Is there a Nobel Peace Prize in President Trump’s future? The man who talked about “shithole countries” and warned North Korea, and its leader “little Rocket Man,” of “fire and fury like the world has never seen”?

Sen. Lindsay Graham thinks it’s possible. The South Carolina Republican and former Trump critic said that if there’s a successful denuclearization of the Korean Peninsula, Trump should get the credit.

“Donald Trump convinced North Korea and China he was serious about bringing about change,” Graham said Friday. “We’re not there yet, but if this happens, President Trump deserves the Nobel Peace Prize.”

And so does Harry J. Kazianas, director of the conservative Center for the National Interest.

President Trump’s tough stance against a nuclear North Korea and his success in winning approval of international economic sanctions against the North at the United Nations that have crippled the country’s economy clearly succeeded beyond expectations in pushing Kim to the negotiating table.

Christie: Other child victims also deserve President Trump’s attention, Post reader says

In this April 4 photo, Abdel Hameed Alyousef, 29, holds his twin babies who were killed during a suspected chemical weapons attack, in Khan Sheikhoun in the northern province of Idlib, Syria. France’s foreign minister says chemical analysis of samples taken from a deadly sarin gas attack in Syria shows that the nerve agent used “bears the signature” of President Bashar Assad’s government and shows it was responsible. (Alaa Alyousef via AP, File)

A few weeks ago President Trump, quickly reacting to 22 children being gassed, ordered a missile attack on a Syrian airfield. Because the use of gas is universally unacceptable, the president generally received bipartisan support for his action. Although the attack was somewhat knee jerk in nature, most people gave him a pass because children were involved.

A week later, 40 children were among the scores of people who died in Beirut while trying to find something to eat. A bomb explosion may not have the same visceral effect as gas, the carnage described in graphic detail. Unless I missed the coverage, there was no reaction from the White House, although, obviously, dead children are dead children, regardless of the cause.

With so many children dying in a relatively short period of time, I wonder whether anyone thought back to the tragic killings of 20 first-grade pupils in Newtown, Conn. One life is certainly as important as another. Yet all that was asked of our Congress was to pass more comprehensive regulations  on the sale of guns. Congress, or at least the Republicans in Congress, either have no conscience or have sold them to the NRA.

According to a Huffington Post article, “There Have Been Over 200 School Shooting Incidents Since The Sandy Hook Massacre,” (Dec. 14) and Everytown for Gun Safety, an organization of more than 3 million mayors, moms, cops, teachers, survivors, gun owners and everyday Americans working to end gun violence, there have been more than 200 school shootings since the Sandy Hook Elementary School massacre, averaging about one shooting per week.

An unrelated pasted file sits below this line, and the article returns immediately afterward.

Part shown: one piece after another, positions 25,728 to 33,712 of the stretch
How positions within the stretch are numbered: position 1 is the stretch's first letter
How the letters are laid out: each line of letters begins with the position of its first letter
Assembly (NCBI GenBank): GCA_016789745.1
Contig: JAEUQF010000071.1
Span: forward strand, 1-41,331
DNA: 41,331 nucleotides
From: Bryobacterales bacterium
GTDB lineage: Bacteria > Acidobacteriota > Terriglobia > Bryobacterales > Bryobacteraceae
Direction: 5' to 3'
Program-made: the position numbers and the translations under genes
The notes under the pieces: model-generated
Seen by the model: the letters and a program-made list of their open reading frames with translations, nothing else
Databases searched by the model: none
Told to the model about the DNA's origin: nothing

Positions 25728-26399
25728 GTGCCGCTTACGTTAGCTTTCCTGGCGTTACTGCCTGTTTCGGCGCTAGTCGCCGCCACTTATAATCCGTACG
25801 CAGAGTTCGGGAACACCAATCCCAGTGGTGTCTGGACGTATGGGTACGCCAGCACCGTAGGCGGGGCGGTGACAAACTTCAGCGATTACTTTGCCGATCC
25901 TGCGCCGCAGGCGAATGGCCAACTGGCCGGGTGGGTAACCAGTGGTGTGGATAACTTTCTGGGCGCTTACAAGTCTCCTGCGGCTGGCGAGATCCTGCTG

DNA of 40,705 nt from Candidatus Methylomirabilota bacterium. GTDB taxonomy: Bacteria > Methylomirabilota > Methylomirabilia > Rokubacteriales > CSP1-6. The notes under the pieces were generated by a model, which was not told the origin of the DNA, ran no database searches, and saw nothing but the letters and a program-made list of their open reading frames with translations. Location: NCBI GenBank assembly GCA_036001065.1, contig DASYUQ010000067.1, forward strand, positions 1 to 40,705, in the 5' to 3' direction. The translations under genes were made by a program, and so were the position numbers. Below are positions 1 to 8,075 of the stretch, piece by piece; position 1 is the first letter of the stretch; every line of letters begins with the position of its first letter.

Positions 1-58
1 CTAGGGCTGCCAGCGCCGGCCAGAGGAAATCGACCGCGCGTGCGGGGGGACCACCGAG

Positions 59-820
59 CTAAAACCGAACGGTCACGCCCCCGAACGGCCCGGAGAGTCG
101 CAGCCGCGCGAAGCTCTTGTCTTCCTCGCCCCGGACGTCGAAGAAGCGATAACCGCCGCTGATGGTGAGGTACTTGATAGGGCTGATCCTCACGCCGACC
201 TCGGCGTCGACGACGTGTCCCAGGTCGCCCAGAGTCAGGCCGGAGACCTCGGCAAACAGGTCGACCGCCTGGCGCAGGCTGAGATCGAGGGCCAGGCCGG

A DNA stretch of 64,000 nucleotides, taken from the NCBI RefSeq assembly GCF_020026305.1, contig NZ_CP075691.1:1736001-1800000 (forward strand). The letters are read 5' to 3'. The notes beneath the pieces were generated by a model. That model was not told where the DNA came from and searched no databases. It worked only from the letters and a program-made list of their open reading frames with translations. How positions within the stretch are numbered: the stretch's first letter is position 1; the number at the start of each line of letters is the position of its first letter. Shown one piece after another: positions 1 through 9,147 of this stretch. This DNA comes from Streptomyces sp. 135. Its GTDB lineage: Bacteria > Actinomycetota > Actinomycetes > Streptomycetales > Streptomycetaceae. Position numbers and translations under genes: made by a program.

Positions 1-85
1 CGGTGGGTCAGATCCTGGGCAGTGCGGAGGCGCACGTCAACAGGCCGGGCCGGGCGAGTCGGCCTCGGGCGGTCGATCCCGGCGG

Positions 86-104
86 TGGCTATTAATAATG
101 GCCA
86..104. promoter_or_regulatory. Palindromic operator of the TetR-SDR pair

These shootings resulted in approximately 94 gun-related deaths and 156 injuries.

I find it difficult to comprehend why President Trump who campaigned for “America First” chooses as his first aggressive action an attack in Syria, rather than addressing the obvious problems at home. This is only one example of poor judgment our president has exhibited during his first 100 days in office.

BURT EDELCHICK, HOBE SOUND

Christie: My Cuba ‘adventure’ hard to put into words

IMG_20160317_093852When I mention to folks that I’ve just returned from Cuba (visited March 16-20), invariably the response is one of surprise followed by the breathless questions: “You’ve been to Cuba? What was it like?”

You’d think the answer would be easy, but I’m often caught off guard by where to start. I usually give the knee-jerk response, “It was an adventure” or “It’s a very interesting place.”

I know; a real cop out answer.

Truthfully, it is a very interesting place that is quite an adventure. But does it start with just getting there (which was an ALL-DAY adventure all in itself)? Do I talk about the great food (like garlic octopus), the addictive coffee or plentiful rum (it’s about more than just Havana Club)? How about the fact that I wish I could bottle whatever allows Cubans to be so less stressed than us Americans?

As my Sunday column shows, I chose to focus on a few notable things that really defined the Cuban people and my trip for me; especially when it came to the U.S.-Cuba embargo. And it was capped by the arrival of President Barack Obama for his historic visit to the Communist island.

The following email from a reader is typical of the responses I’ve gotten:

“Airport window… Loved your column today. It described our feelings about Cuba exactly. What wonderful people and how little they make do with… Among other places we stayed was a bed and breakfast owned by a Dr… He worked in Havana all week and wife took in visitors… Immaculate. 3 pigs were slaughtered in the yard next to us… what a contrast… could go on and on.. Have been to many places but none like Cuba.

Our of our guide was the architect overseeing remake of old Havana and he said they are afraid the infrastructure will not be able to handle the influx of cruise ships etc. .. God bless Cuba.

Signed a spoiled blessed American. Again thanks for your column… I’m saving it.”

Same here.